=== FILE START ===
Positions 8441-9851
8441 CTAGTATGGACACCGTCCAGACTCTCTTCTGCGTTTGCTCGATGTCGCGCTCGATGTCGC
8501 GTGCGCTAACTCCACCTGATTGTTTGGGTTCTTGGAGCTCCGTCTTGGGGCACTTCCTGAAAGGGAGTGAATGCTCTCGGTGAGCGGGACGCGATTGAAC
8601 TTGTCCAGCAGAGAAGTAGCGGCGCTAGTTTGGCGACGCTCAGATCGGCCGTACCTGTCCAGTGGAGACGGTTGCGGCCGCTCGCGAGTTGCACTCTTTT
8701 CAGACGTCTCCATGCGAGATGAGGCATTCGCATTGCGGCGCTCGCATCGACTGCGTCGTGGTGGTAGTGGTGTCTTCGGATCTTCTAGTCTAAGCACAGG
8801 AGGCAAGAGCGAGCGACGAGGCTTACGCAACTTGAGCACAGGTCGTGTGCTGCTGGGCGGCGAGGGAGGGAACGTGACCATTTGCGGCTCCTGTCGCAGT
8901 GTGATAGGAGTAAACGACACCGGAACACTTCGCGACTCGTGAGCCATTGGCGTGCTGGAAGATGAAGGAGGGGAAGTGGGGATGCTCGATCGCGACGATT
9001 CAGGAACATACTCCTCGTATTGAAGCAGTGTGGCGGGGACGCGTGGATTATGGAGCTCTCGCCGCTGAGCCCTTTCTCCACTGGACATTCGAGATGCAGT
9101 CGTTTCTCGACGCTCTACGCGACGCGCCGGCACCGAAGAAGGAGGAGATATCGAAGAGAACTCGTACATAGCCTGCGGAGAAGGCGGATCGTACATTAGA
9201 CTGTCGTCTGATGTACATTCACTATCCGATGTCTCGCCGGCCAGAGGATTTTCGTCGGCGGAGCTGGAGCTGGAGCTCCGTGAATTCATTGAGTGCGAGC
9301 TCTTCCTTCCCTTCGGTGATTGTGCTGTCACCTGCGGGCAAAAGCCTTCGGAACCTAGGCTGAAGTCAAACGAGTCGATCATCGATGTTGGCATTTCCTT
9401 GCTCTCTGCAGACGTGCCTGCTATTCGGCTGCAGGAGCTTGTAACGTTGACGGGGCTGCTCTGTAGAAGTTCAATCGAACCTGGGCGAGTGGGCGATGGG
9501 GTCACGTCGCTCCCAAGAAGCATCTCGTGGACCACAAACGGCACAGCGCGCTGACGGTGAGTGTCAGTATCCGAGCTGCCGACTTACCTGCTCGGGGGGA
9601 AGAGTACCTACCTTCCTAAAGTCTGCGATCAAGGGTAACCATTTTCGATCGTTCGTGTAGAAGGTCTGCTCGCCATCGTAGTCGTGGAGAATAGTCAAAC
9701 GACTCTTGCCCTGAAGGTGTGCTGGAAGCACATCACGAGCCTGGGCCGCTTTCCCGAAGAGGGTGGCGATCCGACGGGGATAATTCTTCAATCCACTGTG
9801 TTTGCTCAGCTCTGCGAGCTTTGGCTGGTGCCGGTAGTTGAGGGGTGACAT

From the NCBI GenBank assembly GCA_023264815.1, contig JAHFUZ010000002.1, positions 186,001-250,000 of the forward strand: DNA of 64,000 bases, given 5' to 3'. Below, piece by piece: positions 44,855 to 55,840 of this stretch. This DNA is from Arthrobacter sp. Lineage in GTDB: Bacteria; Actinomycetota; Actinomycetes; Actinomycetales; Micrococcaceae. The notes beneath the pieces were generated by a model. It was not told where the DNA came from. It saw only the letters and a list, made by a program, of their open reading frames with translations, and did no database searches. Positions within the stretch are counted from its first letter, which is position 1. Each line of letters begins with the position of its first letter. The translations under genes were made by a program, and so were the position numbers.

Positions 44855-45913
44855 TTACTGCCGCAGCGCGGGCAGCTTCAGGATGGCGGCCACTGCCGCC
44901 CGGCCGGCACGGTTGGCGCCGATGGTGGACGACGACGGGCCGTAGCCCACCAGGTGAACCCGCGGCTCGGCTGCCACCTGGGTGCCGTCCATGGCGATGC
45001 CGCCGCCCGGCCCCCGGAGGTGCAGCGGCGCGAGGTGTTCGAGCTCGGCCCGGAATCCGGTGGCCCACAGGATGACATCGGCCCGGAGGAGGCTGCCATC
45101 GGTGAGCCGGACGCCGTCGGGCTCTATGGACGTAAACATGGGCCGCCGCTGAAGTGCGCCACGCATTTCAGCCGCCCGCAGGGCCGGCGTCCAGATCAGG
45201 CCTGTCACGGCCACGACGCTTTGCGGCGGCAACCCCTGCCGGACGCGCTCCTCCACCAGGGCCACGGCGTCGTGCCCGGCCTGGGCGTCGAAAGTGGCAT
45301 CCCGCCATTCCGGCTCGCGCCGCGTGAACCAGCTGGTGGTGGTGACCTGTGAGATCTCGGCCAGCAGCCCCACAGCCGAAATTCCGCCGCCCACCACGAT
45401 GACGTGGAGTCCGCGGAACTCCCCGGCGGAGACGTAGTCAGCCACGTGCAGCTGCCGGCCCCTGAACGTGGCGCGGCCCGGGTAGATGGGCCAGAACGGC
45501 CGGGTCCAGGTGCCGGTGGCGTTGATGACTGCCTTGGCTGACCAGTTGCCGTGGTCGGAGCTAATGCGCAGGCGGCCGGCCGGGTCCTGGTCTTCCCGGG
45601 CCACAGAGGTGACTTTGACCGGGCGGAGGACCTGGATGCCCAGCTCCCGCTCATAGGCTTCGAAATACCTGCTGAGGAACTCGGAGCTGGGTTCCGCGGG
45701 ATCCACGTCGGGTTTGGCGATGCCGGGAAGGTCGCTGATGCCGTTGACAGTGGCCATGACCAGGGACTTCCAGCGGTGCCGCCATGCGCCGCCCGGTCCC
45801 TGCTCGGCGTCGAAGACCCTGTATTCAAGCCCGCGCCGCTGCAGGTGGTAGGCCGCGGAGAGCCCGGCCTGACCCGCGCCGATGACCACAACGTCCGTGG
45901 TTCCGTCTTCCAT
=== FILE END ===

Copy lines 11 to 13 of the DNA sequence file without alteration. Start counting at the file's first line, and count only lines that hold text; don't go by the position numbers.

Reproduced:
9301 TCTTCCTTCCCTTCGGTGATTGTGCTGTCACCTGCGGGCAAAAGCCTTCGGAACCTAGGCTGAAGTCAAACGAGTCGATCATCGATGTTGGCATTTCCTT
9401 GCTCTCTGCAGACGTGCCTGCTATTCGGCTGCAGGAGCTTGTAACGTTGACGGGGCTGCTCTGTAGAAGTTCAATCGAACCTGGGCGAGTGGGCGATGGG
9501 GTCACGTCGCTCCCAAGAAGCATCTCGTGGACCACAAACGGCACAGCGCGCTGACGGTGAGTGTCAGTATCCGAGCTGCCGACTTACCTGCTCGGGGGGA